Report on Kadovar (Papua New Guinea) — November 1977
Natural Science Event Bulletin, vol. 2, no. 11 (November 1977)
Managing Editor: David Squires.
Kadovar (Papua New Guinea) Few changes in the main thermal area; no volcano-seismic activity
Please cite this report as:
Global Volcanism Program, 1977. Report on Kadovar (Papua New Guinea) (Squires, D., ed.). Natural Science Event Bulletin, 2:11. Smithsonian Institution. https://doi.org/10.5479/si.GVP.NSEB197711-251002.
Papua New Guinea
3.608°S, 144.588°E; summit elev. 365 m
All times are local (unless otherwise noted)
"Volcanologists have made three detailed investigations at Kadovar since the report in July. On each occasion, temperatures were measured, gases and gas condensates were collected, and seismic recording was carried out; a magnetic resurvey was made during the most recent inspection. Dates and personnel were: 18-19 August, V.F. Dent; 30 September, C.O. McKee; 13-14 November, C.O. McKee and D. Norris. On 14 September, photographs were taken during an aerial inspection.
"The main thermal area was much the same size as before, apart from some expansion at the SW corner, and spanned about 250 m upslope, and about 130 m maximum around the slope. It is now much more sharply defined and clear because of progressive fall of dead vegetation. Overall vapor emission seemed much less than in earlier periods, and was more concentrated in a few main areas, with fewer of the weak but widespread vents evident in early 1977. The original main fumarole may be a little reduced in intensity, although its temperature has not declined, remaining near 100°C. No measured temperatures exceeded 100°C, although the upper part of the main zone has become hotter, approaching 100°C. Vapor emission was still most profuse in the upper part.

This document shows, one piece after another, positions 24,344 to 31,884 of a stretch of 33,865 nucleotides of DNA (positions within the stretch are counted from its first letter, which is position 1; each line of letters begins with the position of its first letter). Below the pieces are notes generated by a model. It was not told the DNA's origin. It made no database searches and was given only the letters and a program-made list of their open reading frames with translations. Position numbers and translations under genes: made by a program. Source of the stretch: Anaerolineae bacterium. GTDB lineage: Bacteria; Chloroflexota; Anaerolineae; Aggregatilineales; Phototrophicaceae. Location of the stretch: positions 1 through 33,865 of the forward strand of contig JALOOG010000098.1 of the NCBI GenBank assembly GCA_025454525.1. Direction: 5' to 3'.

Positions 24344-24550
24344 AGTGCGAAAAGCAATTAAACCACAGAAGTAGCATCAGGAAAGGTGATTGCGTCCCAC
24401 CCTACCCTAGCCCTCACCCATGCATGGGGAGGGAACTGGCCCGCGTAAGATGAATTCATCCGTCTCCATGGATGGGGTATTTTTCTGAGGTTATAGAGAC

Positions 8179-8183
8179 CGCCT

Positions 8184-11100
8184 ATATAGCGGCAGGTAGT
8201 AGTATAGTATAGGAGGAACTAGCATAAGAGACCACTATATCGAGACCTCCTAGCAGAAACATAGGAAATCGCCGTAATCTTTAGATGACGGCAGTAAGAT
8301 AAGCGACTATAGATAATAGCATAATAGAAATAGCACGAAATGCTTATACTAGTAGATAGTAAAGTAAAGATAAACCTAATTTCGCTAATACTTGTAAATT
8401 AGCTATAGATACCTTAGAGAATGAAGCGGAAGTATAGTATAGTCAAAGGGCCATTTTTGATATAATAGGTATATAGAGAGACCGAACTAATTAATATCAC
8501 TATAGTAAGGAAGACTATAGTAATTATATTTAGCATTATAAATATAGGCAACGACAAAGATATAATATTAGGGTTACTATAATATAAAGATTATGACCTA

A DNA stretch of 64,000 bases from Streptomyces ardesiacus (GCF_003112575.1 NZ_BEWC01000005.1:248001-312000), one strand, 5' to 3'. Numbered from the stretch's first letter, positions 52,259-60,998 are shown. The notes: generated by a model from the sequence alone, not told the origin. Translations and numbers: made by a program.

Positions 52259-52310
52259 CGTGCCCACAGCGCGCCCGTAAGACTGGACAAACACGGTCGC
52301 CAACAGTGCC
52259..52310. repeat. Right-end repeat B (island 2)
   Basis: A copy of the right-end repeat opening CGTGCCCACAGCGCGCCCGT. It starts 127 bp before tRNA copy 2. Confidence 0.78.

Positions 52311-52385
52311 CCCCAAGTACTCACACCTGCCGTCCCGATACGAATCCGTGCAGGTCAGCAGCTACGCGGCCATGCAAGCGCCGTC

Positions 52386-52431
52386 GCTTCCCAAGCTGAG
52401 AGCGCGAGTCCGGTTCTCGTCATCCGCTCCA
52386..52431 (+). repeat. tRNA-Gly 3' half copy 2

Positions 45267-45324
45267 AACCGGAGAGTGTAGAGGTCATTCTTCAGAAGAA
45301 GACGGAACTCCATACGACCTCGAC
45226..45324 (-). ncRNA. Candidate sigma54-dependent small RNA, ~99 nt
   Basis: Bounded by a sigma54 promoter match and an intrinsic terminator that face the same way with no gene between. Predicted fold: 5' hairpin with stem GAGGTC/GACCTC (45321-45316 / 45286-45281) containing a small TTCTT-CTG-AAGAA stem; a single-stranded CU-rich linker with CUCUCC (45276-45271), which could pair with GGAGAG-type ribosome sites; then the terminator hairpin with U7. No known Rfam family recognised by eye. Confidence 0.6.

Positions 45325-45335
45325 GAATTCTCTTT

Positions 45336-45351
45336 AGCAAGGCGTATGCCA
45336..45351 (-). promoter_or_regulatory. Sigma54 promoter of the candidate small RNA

"No volcano-seismic activity has been recorded during the report period, and although significant relative changes in total magnetic field have taken place, no simple pattern is apparent."
Geologic Background. The 2-km-wide island of Kadovar is the emergent summit of a Bismarck Sea stratovolcano of Holocene age. It is part of the Schouten Islands, and lies off the coast of New Guinea, about 25 km N of the mouth of the Sepik River. Prior to an eruption that began in 2018, a lava dome formed the high point of the andesitic volcano, filling an arcuate landslide scarp open to the south; submarine debris-avalanche deposits occur in that direction. Thick lava flows with columnar jointing forms low cliffs along the coast. The youthful island lacks fringing or offshore reefs. A period of heightened thermal phenomena took place in 1976. An eruption began in January 2018 that included lava effusion from vents at the summit and at the E coast.
Information Contacts: R. Cooke, RVO.